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Metal Gear Solid 4

Devil May Cry 4

Final Fantasy XIII

Ninja Gaiden Sigma

Gran Turismo HD
Plus shocking news of a Gran Turismo without cars

In addition to the information of PlayStation 3’s pre-launch price cut, Ken Kutaragi’s keynote address at this year’s Tokyo Game Show revealed some new facts on Sony’s next-generation console.

 Most should already expect the PlayStation 3 to be backwards compatible with original PlayStation and PlayStation 2 software, but the new word is that Sega MegaDrive/Genesis and NEC PC Engine/TurboGrafx systems will also be emulated. Certainly, this mimics Nintendo Wii’s Virtual Console feature. Pricing structure has yet to be revealed, but we expect something in the $5 to $15 range. 

As was the case with previous PlayStation ramblings, Kutaragi described his long-term vision of the PlayStation 3 being capable of everything from global mapping systems to online shopping and banking.

Of course, actual games were on display at the TGS. All the usual suspects were there, including Metal Gear Solid 4, Devil May Cry 4, Final Fantasy XIII, Ninja Gaiden Sigma, and Virtua Fighter 5 (original, risky game ideas to soon follow, we hope). Of particular interest is Gran Turismo HD, which is on demo currently at TGS.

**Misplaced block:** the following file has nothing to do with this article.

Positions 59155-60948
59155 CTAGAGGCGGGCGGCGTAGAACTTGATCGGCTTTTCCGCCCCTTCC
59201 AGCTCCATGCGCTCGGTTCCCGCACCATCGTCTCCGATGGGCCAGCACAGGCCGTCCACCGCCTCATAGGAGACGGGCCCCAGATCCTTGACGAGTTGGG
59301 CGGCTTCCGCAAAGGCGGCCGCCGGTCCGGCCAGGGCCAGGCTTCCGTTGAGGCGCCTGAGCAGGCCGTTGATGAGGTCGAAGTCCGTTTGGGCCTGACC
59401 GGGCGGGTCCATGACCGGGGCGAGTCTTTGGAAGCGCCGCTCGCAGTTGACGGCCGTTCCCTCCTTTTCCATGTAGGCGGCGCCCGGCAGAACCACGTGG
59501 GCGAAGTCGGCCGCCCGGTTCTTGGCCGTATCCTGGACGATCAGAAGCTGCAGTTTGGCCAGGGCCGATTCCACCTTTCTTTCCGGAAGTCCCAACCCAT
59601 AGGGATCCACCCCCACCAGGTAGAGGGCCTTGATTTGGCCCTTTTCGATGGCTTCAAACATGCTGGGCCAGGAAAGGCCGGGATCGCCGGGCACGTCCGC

According to a Beyond3D forum poster with a copy of the latest Famitsu, GT creator Kazunori Yamauchi detailed two different versions of Polyphony’s driving simulator. Gran Turismo HD Premium will include 30 cars and 2 courses, with that number to double eventually with downloadable content. Despite the name, Gran Turismo HD Classic is much more radical – the game is bundled with no cars or courses! Instead, cars are purchased for 50 to 100 yen from a selection of over 750 cars and a course for 200 to 500 yen from over 50 available. Assuming that one manages to purchase/unlock every single car and track in the game, the total costs could be equivalent of up to USD$637.50 for cars and USD$213 for tracks. Perhaps something was lost in translation from Famitsu’s interview, but if not, then Sony’s probably rubbing its hands together at the thought of this cash cow.



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RE: No
By AncientPC on 9/22/2006 12:10:02 PM , Rating: 0
Don't get me wrong, I play emulator games as well but don't deceive yourself and refuse to call it as piracy simply because you can't find where to buy it or lost it.

If I go and lose my copy of XP, does it make it acceptable to download a second copy?

eBay has 5600 SNES, 8500 NES games listed. Froogle brings up more. Don't say you can't find games or a system to play them on, you haven't even bothered looking.


RE: No
By Motley on 9/22/2006 12:25:51 PM , Rating: 2
quote:
If I go and lose my copy of XP, does it make it acceptable to download a second copy?


Umm... Actually I believe it is. You own the media, but technically only license the software. Your license should still be valid even without the media. Although I guess that also depends if it was truly "Lost/Stolen" or "Destroyed".


RE: No
By Vertigo101 on 9/22/2006 3:56:37 PM , Rating: 2
All you need is your COA with your key on it.

Download away.


"Let's face it, we're not changing the world. We're building a product that helps people buy more crap - and watch porn." -- Seagate CEO Bill Watkins

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